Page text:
Harley-Davidson (NYSE:HOG) is about to release its third quarter earnings for fiscal 2016, and we know that the legendary company is not immune from the adversities affecting the whole American motorbike industry right now. Let's take a closer look at the important factors which are going to affect the company's performance this quarter and in the years to come.
The most glaring problem with Harley-Davidson is going to continue to be its struggling motorcycle sales. Last quarter saw its motorcycle unit sales in the Americas region, which accounts for 70% of total worldwide sales, drop by 5% as the motorbike manufacturer suffered through a number of serious factors. Increasing competition from the likes of Polaris Industries (NYSE:PII) slowly stealing their market share through competitive pricing and a couple of grave marketing errors on Harley-Davidson's part. The Milwaukee-based motorbike manufacturer refuses to discount or reprice its bikes while the Polaris is taking advantage of the scenario by offering its bikes at a cheaper rate with pretty much the same experience. While it might make sense to maintain a premium pricing strategy to maintain the brand image of a bike as famous as the Harley-Davidson, the fact is that the market is not ready to accept bikes at these prices.
A lot of this has to do with the act that Harley-Davidson's demographic is changing (or has changed already). Your average Harley-Davidson rider has already bought his last bike, because he's probably in his 60s and does not need or cannot afford a new bike. On the other hand you have the new younger rider who can't afford a Harley even if he is interested, which means that he's probably going to go for the cheaper brand. Blame time, the rough economic times, or whatever you may like, the grim reality of the situation is that the company is facing declining demand in its Americas region and will continue to do so given its existing marketing model. And while its EMEA region might be experiencing healthy growth, the size of that region is not nearly enough to have an ample effect to offset any headwinds in the Americas region.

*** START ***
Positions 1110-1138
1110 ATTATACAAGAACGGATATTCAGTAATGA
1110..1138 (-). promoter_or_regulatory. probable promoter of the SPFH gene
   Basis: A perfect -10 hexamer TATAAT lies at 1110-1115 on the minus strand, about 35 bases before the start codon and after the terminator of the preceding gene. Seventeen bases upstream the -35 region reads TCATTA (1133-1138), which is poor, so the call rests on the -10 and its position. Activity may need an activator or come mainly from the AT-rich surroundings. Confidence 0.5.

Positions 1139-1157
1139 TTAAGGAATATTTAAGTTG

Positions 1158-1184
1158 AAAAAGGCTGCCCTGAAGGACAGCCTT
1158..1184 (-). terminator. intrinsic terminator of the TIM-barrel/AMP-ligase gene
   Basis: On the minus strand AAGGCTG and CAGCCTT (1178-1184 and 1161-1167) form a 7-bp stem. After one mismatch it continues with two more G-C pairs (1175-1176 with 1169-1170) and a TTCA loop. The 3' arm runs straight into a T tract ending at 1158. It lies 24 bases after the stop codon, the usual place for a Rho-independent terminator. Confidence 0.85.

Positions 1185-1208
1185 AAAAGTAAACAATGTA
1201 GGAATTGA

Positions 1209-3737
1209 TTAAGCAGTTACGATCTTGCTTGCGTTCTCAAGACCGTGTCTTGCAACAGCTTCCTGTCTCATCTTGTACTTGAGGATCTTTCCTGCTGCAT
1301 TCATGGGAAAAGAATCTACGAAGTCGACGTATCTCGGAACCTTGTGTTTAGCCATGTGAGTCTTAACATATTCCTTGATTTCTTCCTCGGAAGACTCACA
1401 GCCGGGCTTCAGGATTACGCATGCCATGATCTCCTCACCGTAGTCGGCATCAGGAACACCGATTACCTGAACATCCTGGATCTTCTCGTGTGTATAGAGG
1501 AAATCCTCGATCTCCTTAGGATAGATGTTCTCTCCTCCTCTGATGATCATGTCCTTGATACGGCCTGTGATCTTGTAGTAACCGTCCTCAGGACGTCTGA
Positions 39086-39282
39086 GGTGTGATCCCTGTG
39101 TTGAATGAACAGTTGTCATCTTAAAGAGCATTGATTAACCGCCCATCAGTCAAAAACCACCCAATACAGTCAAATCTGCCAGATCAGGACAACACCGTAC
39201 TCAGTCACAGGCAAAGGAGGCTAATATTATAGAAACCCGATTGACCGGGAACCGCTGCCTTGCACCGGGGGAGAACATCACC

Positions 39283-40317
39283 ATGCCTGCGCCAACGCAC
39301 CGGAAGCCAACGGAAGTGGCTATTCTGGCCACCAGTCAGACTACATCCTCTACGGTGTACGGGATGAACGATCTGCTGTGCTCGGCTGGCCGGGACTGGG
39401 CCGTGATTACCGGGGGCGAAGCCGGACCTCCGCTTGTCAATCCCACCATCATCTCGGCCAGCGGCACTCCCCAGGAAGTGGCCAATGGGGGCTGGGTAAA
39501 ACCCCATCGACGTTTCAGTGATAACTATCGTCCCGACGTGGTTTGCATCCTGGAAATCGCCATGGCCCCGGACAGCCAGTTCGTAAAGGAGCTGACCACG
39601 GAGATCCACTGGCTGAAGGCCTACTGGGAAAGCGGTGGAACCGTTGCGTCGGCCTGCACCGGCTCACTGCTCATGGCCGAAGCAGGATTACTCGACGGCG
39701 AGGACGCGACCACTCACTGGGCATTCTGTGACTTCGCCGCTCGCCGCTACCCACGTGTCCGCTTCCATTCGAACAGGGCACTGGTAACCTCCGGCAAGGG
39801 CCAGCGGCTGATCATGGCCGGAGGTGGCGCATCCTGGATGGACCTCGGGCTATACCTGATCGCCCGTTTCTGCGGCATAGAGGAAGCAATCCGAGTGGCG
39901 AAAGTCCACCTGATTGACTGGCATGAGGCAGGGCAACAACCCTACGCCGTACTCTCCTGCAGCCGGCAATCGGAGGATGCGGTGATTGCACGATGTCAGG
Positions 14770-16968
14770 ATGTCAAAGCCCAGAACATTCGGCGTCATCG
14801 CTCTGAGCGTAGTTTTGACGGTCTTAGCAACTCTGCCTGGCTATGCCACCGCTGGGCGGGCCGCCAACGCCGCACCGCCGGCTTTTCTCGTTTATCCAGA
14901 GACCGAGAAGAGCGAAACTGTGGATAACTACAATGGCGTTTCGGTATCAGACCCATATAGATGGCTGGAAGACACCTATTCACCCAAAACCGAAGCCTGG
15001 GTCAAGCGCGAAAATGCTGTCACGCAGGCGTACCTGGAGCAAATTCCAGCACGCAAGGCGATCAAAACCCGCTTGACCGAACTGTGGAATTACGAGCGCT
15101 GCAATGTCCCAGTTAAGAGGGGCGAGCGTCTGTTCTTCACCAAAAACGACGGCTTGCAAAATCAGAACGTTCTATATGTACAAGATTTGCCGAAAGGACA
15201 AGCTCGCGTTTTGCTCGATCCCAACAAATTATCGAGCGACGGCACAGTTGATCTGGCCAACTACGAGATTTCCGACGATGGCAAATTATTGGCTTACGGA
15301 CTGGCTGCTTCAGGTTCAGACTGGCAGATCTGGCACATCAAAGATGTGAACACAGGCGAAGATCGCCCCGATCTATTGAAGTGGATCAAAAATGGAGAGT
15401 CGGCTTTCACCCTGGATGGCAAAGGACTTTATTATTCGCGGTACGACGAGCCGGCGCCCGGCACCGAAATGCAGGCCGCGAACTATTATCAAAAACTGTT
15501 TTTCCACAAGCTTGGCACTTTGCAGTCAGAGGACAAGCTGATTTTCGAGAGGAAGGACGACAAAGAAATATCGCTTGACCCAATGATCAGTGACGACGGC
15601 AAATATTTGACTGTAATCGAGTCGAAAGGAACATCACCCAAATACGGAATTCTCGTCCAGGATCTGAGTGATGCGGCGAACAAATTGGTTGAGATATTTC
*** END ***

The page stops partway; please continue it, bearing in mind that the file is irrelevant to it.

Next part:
Another worrying aspect is the company's increasing provision for credit losses which has exploded to over $100 million as of last year's results from $17 million in 2011. While the figure itself is not shown in the quarterly report it ends up having a serious impact on the company's financials, both in terms of profitability and debt. What makes matters worse is that these write-offs are fueled by sub-prime loans being offered to potential customers, so the company ends up trying tooth and nail to improve sales figures by aggressively trying to capture customers by offering them more and more toxic loans which affects their profitability as well as their debt structure. So it's very likely that the company's financial services expenses will continue to increase at a greater rate than financial services revenues, and while it may have a fairly limited impact on the current overall profitability of Harley-Davidson it will eventually wreak havoc on its financials one way or another.
As far as the way the stock might react it might seem like in the short run we might see the stock move down fairly quickly, but it might adjust back to its current range of $48-$51 per share. A look at the 50-day moving average in relation with the 200-day moving average shows that the stock is currently trading inn bullish territory, indicating that there is some stability to its current price right now. HOG's RSI shows that the stock is trading near its lower level threshold, but not close enough to expect a big gain from it in the coming days.
Over the past many quarters the company stock has had a very mixed response to its quarterly results, and over the course of the whole year the stock has declined by more than 8%, having stayed below the $50 for most of the year while dipping to a 52-week low of $37.94 per share. Regardless of its results this quarter is most likely going to have little or no short-term impact on the stock price while having a relatively small chance of having a diminishing impact on the price. The long-term prospect of Harley-Davidson is a far more depressing story.
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